Now, as a Coach at Dent, I’ve been trying to gain my footing. The staff at my organization has emphasized the importance of making our activities fun in a learning environment that doesn’t simulate school. I was aware that Coaches had flexibility with the programming, but I didn’t realize how much. My Co-Coach and I can essentially come up with any lesson plan we want, as long as we grounded them in Dent Mindsets and Design Thinking. At first I was only mildly terrified. I woke up at 3am the night before our first session with our cohort due to my nerves. Luckily, I took advantage of this time to brainstorm some fun icebreakers I’ve enjoyed in the virtual format. After coming up with a few ideas, I realized something. The weaknesses, the disadvantages I felt I had going into this experience, namely my age and lack of teaching experience, I could use to my advantage. Instead of framing the fact that I was a student as an area of inexperience, I leveraged it to relate to the Denters, as I too had been experiencing the student side of virtual school and all the things we’ve missed out in the last year and a half. I was vulnerable in sharing how difficult it’s been for me to remain engaged in school, despite the fact that I love learning, And I’ve tried to use my knowledge of pop culture and the things that I like to do (Pixar binge watching and having strong opinions on things that don’t matter) to create interactive and fun icebreakers that hopefully encouraged my Denters to speak and turn their cameras on. Seeing how easily the Denters engaged with the icebreakers, either by debating verbally or taking advantage of the chat, made my imposter syndrome fade a bit and allow me to have fun and connect with the students. I’ve also been very grateful for how much my Co-Coach values my opinion and suggestions with activities given the fact that she has a Masters in Education, years of teaching experience, and has lived in Baltimore a lot longer than I have. While my expectations for the summer have changed significantly, I’m so grateful to be partnered up with Dent and excited for the experiences to come.
EM AMBROSIUS | VILLAGE LEARNING PLACE
This week was the first time we had children in person. It was wild since only one student in our pod had done any sort of school in person since March of 2020. We only originally had four students but through the week gained a student to eventually get up to five. Our class is quiet which has been a large difficulty since it has been hard to get engagement or reactions to the activities that we are doing in class. I have been talking a lot with my lead teacher, Mr. Daniel, about how we can restructure what we are doing to adapt to the children we are working with and to brainstorm how best to move forward.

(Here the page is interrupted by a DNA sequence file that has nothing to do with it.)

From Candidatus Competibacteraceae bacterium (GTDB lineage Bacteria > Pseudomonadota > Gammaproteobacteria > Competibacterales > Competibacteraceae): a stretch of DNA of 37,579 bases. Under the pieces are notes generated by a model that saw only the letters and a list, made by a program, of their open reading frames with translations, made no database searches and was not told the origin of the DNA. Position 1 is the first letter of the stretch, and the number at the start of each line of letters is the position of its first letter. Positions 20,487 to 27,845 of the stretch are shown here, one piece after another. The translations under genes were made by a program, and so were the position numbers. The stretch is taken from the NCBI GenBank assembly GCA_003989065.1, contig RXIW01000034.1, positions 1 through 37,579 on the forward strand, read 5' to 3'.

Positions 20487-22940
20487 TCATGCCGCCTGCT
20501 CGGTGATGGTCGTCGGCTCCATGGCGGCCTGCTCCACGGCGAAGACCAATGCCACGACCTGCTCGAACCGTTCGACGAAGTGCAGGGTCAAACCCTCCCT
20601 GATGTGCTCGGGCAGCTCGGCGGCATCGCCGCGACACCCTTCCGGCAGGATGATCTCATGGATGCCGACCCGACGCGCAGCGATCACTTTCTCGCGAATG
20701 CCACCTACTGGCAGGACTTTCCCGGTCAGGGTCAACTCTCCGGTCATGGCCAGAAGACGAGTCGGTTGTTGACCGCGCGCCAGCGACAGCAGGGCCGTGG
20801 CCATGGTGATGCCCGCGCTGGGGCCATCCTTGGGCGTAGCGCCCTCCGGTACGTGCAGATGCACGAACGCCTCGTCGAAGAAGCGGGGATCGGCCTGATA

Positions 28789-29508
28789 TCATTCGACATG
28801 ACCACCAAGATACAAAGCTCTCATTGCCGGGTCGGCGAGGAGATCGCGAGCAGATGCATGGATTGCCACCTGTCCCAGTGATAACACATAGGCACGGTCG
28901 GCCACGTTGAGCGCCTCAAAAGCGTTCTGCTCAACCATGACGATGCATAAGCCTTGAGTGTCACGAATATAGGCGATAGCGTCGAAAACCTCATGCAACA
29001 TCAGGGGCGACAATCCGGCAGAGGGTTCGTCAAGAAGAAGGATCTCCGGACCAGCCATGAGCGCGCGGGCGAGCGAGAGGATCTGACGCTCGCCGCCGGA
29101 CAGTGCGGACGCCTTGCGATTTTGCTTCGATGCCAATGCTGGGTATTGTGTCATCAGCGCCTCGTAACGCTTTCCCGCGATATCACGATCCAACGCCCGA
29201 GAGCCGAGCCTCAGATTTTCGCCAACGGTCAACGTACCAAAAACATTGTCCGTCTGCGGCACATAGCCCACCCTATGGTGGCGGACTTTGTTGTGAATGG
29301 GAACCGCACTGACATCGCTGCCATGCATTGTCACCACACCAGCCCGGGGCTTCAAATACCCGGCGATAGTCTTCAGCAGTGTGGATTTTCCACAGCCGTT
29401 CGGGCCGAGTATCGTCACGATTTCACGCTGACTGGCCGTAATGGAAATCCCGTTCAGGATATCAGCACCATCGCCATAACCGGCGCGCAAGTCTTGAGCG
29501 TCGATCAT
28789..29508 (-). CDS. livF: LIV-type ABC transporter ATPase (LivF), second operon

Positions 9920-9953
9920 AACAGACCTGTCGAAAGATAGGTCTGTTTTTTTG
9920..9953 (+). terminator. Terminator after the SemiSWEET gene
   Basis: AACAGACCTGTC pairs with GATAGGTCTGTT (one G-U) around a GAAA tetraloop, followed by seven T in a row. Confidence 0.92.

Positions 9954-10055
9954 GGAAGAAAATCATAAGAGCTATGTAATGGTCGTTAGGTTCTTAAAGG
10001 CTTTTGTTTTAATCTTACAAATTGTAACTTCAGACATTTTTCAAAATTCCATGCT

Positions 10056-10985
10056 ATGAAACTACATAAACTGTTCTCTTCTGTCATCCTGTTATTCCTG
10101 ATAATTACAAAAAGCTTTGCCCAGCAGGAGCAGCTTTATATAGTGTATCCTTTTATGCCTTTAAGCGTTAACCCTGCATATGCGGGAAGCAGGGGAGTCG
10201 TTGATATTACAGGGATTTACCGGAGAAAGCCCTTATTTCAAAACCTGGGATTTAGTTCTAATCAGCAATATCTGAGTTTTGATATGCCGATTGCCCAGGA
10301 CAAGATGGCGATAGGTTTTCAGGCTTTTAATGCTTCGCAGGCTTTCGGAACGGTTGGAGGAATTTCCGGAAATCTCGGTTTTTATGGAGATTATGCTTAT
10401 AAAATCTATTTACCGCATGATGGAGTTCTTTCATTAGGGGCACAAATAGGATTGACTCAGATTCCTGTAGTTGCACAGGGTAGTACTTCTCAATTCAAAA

The most difficult couple of students were friends before this week so they end up (I think inadvertently) excluding the other members of the class. I will call these students Gray and Katie. Additionally, there is only one boy, so I think he feels quite singled out and as if he can only buddy up with Mr. Daniel. Katie has said some worrying things and seems to be in a large identity crisis (completely developmentally normal but still difficult) leading them to have little enjoyment in life. Mr. Daniel and I were very concerned about Katie and ended up talking to them and then their mom. They are seeing a counselor and have the resources and familial support to get help and to get better but it seems as if they have not made the decision that they want to get better. Separately Gray seems uninterested in participating in any part of our class and seems to have started to purposely say no to everything just for the sake of saying no. It doesn’t seem as if they have any desire to be at our program which makes our job at least ten times harder.
It was very difficult to navigate and empathize with Katie’s mental health issues since I have been in a dark mental space like that before. But I did eventually come around to wanting help, and I worked so hard and I got so much better. I still have my difficulties and my lovely Lexapro, but my depression does not completely rule my life as it once did and how it seems to with Katie. It is still incredibly difficult to watch Katie not eat and not engage, but I have made myself a resource for them and am offering them things to do, and I have to accept that there is only so much I can do.
Additionally, to a difficult week at work, it has hit me this week how difficult it is to live alone. I was feeling very lonely and isolated. I feel a little better now since I talked with my parents for a long while (hi y’all I know you read these) and face timing my friends from far away.
I am just hoping for a better week starting tomorrow and to better draw conclusions from this week to better learn and move forward with the other sets of children later this summer.
JEVON CAMPBELL | CODE IN THE SCHOOLS
ANDREA GUILLÉN | BALTIMORE CITY PUBLIC SCHOOLS
This will be the second time I write about the difficulty of virtual conversations. No matter how long we work in virtual environments, there is always going to be a barrier in communication, understanding, and working through issues. I attended a meeting with district staff about the opportunities for learning-based programs for students. One of the ideas he described was a work-based internship, where high school students intern at local businesses to get hands-on experience and exposure to the industry. This sounded like a great idea. It’s like CIIP. It allows students to engage with the community while helping develop ideas for what kind of post-graduation life they want, whether that be what to study in college, which trade school to go to, or what businesses to investigate when looking for work.